We Mean Business is a coalition of organizations working with thousands of the world’s most influential businesses and investors. These businesses recognize that the transition to a low carbon economy is the only way to secure sustainable economic growth and prosperity for all. To accelerate this transition, we have formed a common platform to amplify the business voice, catalyze bold climate action by all, and promote smart policy frameworks.

Founding partners of the coalition are: BSR, CDP, Ceres, The B Team, The Climate Group, The Prince of Wales’s Corporate Leaders Group, and WBCSD.

About The Prince of Wales’s Corporate Leaders Group

The Prince of Wales’s Corporate Leaders Group (CLG) brings together 23 European business leaders who work under the patronage of His Royal Highness The Prince of Wales to advocate solutions on climate change to policymakers and business peers within the EU and globally. CLG members are committed to playing a leadership role in securing a just, low-carbon transition, both in terms of changing their own businesses and sectors, and advocating change in the wider economic and political context. At a minimum the CLG supports the goal of achieving net zero emissions globally well before 2100. CLG members are: 3M, Acciona, Anglian Water Group, BT, Coca-Cola Enterprises, Doosan, DSM, EDF Energy, Ferrovial, GlaxoSmithKline, Heathrow, Iberdrola, Interface, Jaguar Land Rover, Kingfisher, Lloyds Banking Group, Philips, Skanska, Sky, Tesco, Thames Water, Unilever, United Technologies. The University of Cambridge Institute for Sustainability Leadership (CISL) provides the secretariat to the CLG.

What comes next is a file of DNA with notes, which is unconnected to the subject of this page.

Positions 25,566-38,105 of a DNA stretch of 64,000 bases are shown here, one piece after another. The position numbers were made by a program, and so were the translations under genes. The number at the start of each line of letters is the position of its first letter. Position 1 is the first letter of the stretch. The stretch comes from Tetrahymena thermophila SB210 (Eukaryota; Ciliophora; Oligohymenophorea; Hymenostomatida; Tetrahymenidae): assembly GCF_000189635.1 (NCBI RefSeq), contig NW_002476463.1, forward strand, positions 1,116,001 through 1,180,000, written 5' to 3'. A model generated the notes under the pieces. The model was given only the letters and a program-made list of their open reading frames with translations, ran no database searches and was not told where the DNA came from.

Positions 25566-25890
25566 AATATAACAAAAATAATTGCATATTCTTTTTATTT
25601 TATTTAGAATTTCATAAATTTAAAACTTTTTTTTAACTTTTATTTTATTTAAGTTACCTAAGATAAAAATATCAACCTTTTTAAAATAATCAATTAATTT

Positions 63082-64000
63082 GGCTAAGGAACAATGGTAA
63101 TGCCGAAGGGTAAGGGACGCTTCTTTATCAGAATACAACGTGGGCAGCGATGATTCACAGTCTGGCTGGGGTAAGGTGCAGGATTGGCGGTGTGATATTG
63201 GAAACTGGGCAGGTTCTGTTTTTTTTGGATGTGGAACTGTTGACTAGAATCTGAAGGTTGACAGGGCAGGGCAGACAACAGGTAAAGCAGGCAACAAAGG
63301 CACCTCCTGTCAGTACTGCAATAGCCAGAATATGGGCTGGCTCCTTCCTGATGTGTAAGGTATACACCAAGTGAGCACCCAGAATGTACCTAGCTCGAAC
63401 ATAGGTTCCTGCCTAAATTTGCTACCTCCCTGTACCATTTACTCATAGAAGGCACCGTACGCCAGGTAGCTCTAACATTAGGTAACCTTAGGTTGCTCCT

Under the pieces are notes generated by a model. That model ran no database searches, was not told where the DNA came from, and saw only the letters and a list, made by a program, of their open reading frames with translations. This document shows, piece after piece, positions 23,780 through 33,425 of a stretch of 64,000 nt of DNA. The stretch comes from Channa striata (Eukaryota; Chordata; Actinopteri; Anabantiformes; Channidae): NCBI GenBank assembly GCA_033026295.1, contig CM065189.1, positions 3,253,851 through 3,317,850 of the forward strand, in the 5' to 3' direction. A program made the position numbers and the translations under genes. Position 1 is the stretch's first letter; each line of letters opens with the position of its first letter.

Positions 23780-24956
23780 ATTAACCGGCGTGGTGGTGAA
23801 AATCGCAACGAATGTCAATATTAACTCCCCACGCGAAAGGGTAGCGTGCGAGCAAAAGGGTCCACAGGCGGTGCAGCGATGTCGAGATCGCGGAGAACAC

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Bill Gates, Mark Zuckerberg & More Than 20 Other Billionaires Launch Coalition To Invest In Clean Energy

Kerry A. Dolan for FORBES (29 November 2015):

I track the world’s wealthiest people and their philanthropy. A day before the start of the United Nations climate talks in Paris, Bill Gates is announcing the Breakthrough Energy Coalition, a group of more than 20 billionaires who have agreed to invest in innovative clean energy. “Our primary goal with the Coalition is as much to accelerate progress on clean energy as it is to make a profit,” Gates says in a post on his website.

Gates and world leaders will also be announcing an initiative called Mission Innovation, which Gates describes as “a commitment by more than ten countries to invest more in research on clean energy.” The 20 countries include the U.S., Brazil, China, Japan, Germany, France, Saudi Arabia, South Korea and many others. Each country pledges to double government investment in clean energy innovation and to be transparent about its clean energy research and development efforts.

Bill Gates has invested in clean energy in the past, but this is his most public statement to date. He is joined in the Breakthrough Energy Coalition by some billionaires who have been outspoken and committed to clean energy, including former hedge fund manager Tom Steyer and venture capitalists Vinod Khosla  and John Doerr; all three men live in California.  The coalition also includes members not closely tied to clean energy, including Nigerian cement titan Aliko Dangote (who is also Africa’s richest man), Indian industrialist Mukesh Ambani and Chinese e-commerce mogul Jack Ma, the CEO of Alibaba.